Forgiveness, That Hard Blessing


What if you asked God to forgive you and He refused?

Is that even possible? Doesn’t God always forgive the one who asks him to?

Apparently not.

I remember growing up in the United States. For the first few years of my public education, each day began with a reading from the Bible (a good thing) and the recitation of “The Lord’s Prayer” (not really a good thing.) How can I say that reciting the “Our Father”, as it is called in some circles, was not a good thing? Because Jesus gave His disciples a model for prayer expressly to avoid “empty phrases” or, as the King James renders it, “vain repetitions”! (Matthew 6.7) So repeating this prayer or any other prayer quickly becomes non-prayer, the very thing Jesus condemned.

Many professing Christians ignore Jesus’ teaching against empty repetition and recite Matthew 6.9-13 often. Many others–even those who criticize the former group–ignore what Jesus said right after He gave His disciples this marvelous pattern for prayer. In Matthew 6. 14,15 He issued this startling warning:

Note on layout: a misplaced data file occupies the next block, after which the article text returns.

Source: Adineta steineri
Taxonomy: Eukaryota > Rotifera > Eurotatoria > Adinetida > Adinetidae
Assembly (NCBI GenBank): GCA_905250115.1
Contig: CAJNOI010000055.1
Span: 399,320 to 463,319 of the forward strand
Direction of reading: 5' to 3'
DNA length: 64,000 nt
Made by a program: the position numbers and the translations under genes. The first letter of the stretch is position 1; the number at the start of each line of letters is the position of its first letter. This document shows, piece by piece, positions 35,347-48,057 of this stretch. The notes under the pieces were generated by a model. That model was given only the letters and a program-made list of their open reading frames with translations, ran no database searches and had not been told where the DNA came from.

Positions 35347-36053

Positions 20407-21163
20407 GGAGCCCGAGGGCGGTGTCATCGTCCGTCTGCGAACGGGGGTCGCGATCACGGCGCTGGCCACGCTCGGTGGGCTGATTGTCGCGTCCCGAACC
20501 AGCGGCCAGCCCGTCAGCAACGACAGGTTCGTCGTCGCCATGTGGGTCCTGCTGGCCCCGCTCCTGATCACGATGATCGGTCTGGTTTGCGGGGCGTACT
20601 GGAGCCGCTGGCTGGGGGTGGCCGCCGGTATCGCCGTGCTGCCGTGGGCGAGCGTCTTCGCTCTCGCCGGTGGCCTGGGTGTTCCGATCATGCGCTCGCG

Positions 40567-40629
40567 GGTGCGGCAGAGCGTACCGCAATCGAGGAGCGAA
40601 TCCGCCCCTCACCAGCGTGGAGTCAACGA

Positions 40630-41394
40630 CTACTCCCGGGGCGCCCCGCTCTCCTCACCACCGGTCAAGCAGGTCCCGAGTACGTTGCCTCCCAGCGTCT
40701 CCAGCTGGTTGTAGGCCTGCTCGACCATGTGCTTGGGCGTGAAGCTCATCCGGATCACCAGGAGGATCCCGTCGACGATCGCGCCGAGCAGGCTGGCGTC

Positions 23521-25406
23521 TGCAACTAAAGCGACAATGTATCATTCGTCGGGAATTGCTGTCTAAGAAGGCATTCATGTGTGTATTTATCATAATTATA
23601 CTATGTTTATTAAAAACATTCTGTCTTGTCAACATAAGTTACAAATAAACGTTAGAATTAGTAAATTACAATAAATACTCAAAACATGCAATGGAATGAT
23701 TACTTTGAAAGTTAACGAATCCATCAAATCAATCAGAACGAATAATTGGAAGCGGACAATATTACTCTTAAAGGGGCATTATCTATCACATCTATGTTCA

For if you forgive others their trespasses, your heavenly Father will also forgive you, but if you do not forgive others their trespasses, neither will your Father forgive your trespasses.

The simple lesson here is this: If I am unwilling to extend forgiveness to others, I am presumptuous to expect forgiveness from God.

The next few posts will examine some critical biblical passages and precepts regarding forgiveness, that hard blessing.

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One thought on “Forgiveness, That Hard Blessing”

  1. Hi Rob,

    This a great remark! Of course repetition or mostly recitation doesn’t give freedom nor opportunity to think and internalize what we are saying. This becomes a sort of beverage. Thanks for this reveal coming surely from someone you better master Bible reading.

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